The Independent | 06 January 2015
Cornish pasty ’at risk’ from EU-US trade deal
The proposed Transatlantic Trade and Investment Partnership could mean that the EU may not be able to uphold laws that protect regional foods
Cornish pasties are said to be ’under threat’ from a proposed transatlantic deal that could see the traditional snack lose its legal protection.
It is claimed that the proposed free trade deal, the Transatlantic Trade and Investment Partnership, ould mean the EU could not uphold laws that protect regional foods.
German agriculture minister Christian Schmidt said that protections for regional specialities — ranging from Cornwall’s famous meat pastry to Stilton Blue cheese — might have to be dropped if such a deal was made.
"If we want to take advantage of the opportunities of free trade with the huge American market, we can no longer have every type of sausage and cheese each protected as a speciality," he told Spiegel magazine.
Germany has reacted with horror amid fears that famous specialities such as Nurembuger sausages and Dresdner Stollen could soon be under threat from American-made imitators.
Meanwhile in the UK, the Cornish pasty — which is regarded as the national dish of Cornwall and accounts for approximately 6 per cent of the county’s food economy -– could also lose its protection as a regional food.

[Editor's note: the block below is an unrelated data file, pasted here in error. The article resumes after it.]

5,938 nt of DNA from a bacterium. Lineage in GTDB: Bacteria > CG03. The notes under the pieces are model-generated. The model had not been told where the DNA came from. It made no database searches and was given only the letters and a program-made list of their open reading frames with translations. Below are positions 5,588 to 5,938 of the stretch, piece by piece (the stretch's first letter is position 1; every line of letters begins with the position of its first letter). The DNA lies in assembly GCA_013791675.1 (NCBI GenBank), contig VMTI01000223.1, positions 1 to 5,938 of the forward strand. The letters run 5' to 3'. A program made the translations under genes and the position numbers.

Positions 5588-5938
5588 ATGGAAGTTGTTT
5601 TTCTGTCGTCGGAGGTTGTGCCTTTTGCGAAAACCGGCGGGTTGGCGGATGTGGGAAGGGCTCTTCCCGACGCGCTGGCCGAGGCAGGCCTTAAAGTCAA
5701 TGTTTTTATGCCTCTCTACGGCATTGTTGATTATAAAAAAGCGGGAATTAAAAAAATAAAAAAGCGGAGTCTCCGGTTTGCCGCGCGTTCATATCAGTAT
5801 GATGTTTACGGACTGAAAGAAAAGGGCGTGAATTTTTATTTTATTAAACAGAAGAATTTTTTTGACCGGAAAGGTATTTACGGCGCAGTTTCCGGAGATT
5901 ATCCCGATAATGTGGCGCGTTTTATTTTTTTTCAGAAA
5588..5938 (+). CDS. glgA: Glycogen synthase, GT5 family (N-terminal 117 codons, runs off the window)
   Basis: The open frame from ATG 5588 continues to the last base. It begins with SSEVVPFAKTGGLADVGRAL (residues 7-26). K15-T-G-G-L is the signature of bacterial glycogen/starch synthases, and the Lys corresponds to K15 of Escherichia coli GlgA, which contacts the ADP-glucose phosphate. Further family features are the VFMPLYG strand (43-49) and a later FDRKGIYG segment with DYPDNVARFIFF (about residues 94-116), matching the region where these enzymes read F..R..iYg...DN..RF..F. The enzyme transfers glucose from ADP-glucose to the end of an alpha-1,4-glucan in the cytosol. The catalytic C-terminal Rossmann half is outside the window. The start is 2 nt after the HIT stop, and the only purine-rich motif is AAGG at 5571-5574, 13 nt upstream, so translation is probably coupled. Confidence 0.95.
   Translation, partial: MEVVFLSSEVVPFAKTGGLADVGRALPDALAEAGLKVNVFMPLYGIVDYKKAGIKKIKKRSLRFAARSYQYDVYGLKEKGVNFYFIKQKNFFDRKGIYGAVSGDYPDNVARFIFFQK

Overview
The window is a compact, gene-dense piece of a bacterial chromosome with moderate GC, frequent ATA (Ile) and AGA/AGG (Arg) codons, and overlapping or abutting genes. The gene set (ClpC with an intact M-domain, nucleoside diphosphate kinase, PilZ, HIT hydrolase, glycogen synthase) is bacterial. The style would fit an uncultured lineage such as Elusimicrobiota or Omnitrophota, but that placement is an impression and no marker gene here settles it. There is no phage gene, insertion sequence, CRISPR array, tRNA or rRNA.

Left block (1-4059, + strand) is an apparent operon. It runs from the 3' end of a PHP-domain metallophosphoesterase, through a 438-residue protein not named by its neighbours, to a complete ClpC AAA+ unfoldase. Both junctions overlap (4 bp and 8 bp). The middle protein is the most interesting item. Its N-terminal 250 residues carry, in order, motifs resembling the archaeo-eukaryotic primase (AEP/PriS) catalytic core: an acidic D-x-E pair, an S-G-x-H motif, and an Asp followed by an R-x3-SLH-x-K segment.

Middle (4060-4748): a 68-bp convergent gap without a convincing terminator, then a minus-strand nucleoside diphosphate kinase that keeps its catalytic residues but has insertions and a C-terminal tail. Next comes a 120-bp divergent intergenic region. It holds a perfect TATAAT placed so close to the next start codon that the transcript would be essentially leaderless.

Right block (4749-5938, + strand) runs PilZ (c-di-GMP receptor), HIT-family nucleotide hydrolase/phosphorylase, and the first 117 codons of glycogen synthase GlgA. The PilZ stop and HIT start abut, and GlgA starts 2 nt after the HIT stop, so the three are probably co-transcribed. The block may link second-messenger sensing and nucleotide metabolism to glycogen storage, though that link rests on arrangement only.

During the 19th Century migrating Cornish miners helped to spread the popularity of the traditional pasty in America and Australia. Some American food firms now want the protections dropped on products which have become common in the US.
Ruth Huxley, manging director of Cornwall Food and Drink, told The Independent: "The Association secured Protected Geographical Indication (PGI) status for the Cornish Pasty in 2011 to protect the heritage and authenticity of the product.
"Consumers have welcomed the move and it has had a positive impact on the local economy with the Cornish pasty contributing around 20% of Cornwall’s food and drink."
The European Commission has dismissed Mr Schmidt’s comments and said that "there is no question of weakening the existing protection for recognised EU products".
"In the framework of TTIP as of any other trade agreement negotiation, the goal of the Commission is to extend the protection certain products already get on the EU market to the concerned market," a spokesman told The Telegraph.
There are currently 62 British products covered by the EU Protected Food Name scheme that highlights regional and traditional foods whose authenticity and origin can be guaranteed, giving legal protection against imitation.